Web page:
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Deploy a Jekyll site on your own server easily

09 Jan 2013

When I thought about Jekyll to generate my static blog, the obvious choice to host it was to deploy it on the GitHub Pages. But for many reasons (including to keep my domain pointing to my server), I didn’t want to do it that way and wanted to host it on my own server.

I then looked for an easy way to deploy my blog1, if possible just by doing a git push, just like you’d do it if you hosted the site on GitHub Pages.

To do so, you must create a bare git repository on the server first, to which you will be able to push your site (if the repository is not bare, you are not able to push to it).

server:~/www/$ git init --bare blog.git

Since it is a bare repository, it won’t have any index and you won’t have any _site directory available to be served by your web server.
To be able to access to the _site directory on the server, you can just clone the repository after each push. You can easily do that with a post-receive git hook on the server repository :

server:~/www/$ vim blog.git/hooks/post-receive
#!/bin/sh
GIT_REPO=$HOME/www/blog.git
TMP_GIT_CLONE=$GIT_REPO/tmp_clone
PUBLIC_WWW=$HOME/www/blog

git clone $GIT_REPO $TMP_GIT_CLONE
rsync -av --delete-after $TMP_GIT_CLONE/_site/ $PUBLIC_WWW/
rm -rf $TMP_GIT_CLONE

This script is quite simple, it just clones the repository to a temp directory, copies the _site directory to the directory served by the http server (here ~/www/blog), and finally deletes the temp directory.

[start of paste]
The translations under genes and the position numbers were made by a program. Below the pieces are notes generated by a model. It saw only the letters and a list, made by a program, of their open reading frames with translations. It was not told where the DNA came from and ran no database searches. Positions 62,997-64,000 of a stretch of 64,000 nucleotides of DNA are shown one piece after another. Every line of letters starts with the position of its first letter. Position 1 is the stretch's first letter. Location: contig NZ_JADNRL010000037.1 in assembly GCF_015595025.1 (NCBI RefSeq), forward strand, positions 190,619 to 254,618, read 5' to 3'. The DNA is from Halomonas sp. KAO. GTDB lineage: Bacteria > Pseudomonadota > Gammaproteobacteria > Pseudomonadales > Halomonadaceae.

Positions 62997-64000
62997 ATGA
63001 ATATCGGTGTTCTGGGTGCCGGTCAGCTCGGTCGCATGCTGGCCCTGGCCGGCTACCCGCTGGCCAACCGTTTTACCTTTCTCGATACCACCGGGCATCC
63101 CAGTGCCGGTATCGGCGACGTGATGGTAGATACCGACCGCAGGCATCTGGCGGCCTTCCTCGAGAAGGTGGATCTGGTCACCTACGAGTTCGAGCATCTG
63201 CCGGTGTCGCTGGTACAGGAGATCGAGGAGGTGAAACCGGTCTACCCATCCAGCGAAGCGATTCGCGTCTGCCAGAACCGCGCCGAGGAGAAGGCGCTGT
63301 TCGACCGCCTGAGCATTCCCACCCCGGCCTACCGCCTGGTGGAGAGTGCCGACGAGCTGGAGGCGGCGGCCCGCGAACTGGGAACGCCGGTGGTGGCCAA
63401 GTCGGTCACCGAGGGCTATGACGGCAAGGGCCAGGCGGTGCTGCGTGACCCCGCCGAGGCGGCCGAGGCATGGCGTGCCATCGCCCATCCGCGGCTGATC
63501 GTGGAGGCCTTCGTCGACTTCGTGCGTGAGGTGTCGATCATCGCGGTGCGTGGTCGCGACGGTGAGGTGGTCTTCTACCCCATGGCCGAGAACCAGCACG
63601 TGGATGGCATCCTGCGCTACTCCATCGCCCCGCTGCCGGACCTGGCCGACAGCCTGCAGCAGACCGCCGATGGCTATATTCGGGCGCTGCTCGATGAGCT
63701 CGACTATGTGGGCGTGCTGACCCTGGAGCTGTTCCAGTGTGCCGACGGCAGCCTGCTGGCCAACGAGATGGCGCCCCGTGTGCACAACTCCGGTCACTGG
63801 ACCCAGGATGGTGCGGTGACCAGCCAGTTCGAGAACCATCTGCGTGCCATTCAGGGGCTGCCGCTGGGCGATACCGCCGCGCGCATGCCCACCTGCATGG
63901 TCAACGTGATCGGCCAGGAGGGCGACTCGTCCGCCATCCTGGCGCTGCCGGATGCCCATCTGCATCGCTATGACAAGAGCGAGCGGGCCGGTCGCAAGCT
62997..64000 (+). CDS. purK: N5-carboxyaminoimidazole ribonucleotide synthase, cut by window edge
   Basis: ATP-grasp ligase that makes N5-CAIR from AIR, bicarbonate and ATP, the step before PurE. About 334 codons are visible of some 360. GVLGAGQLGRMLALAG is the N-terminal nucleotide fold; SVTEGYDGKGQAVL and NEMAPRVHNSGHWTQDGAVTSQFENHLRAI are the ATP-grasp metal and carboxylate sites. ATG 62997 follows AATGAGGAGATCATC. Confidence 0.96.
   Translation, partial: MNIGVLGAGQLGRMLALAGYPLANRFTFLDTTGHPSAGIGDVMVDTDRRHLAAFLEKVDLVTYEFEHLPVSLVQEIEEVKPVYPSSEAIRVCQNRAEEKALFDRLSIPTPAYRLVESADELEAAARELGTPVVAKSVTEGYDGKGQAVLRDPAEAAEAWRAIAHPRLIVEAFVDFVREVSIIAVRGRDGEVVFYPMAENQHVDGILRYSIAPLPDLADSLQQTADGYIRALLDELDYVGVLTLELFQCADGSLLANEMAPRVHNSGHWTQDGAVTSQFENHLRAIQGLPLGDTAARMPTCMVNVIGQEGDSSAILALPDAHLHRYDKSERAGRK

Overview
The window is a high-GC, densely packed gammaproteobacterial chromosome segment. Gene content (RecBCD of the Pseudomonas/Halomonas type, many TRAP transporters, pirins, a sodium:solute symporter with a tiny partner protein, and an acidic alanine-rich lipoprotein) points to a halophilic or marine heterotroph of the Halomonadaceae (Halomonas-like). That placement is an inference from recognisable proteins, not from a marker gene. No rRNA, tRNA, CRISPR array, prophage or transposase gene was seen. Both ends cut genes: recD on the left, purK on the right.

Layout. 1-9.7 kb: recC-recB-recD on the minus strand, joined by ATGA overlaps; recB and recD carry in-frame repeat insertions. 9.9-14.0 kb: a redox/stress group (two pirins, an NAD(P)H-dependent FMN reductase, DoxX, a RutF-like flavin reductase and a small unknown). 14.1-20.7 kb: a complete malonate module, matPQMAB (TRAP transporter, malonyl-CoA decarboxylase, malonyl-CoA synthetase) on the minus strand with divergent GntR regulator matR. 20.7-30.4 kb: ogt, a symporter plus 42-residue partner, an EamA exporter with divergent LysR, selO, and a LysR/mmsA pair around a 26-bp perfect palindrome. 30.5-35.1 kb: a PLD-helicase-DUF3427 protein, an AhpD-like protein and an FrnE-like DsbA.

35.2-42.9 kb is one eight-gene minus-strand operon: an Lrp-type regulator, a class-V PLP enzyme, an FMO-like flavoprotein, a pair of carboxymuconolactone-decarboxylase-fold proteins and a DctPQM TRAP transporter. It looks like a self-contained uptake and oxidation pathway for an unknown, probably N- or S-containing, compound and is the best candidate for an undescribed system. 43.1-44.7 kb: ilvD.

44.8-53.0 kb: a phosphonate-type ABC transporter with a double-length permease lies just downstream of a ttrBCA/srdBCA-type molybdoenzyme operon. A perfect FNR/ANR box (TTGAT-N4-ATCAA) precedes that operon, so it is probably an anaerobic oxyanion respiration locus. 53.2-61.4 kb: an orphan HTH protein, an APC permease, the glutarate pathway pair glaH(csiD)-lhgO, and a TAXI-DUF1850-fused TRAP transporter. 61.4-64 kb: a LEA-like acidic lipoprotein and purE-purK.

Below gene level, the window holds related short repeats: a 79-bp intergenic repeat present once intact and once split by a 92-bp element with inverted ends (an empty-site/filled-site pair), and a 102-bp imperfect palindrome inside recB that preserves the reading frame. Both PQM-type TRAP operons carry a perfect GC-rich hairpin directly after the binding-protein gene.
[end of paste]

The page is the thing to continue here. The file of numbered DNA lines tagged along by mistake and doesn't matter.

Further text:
rsync is used here to have the shortest possible downtime on the site, compared to deleting the previous directory then moving the new one.

Now, just by pushing to the server, you site will be automatically updated!

pc:~/blog$ git remote add origin ssh://server/~/www/blog.git
pc:~/blog$ git push -u origin master

But there is one problem here: you must commit the changes in the _site directory, so you must run jekyll before committing your changes.
It differs from the way you would do it with GitHub Pages, where you can put the _site directory in the .gitignore file, since GitHub Pages will process your files with jekyll on its own.
It’s not a huge problem for me, since I run jekyll --auto --server when I write my posts to check how they are rendered, but if you really want it you can write a pre-commit hook to run jekyll and add the _site directory to the staging index before you commit.
Be careful, it can cause you some trouble when you are not in a classic writing post workflow!

pc:~/blog$ vim .git/hooks/pre-commit
#!/bin/sh
jekyll --no-auto
git add _site

Here we are, you can now just write a post, commit it, push, and your post will be on the web!


  1. Note that you can use this method with any of your sites, would you use Jekyll or not.

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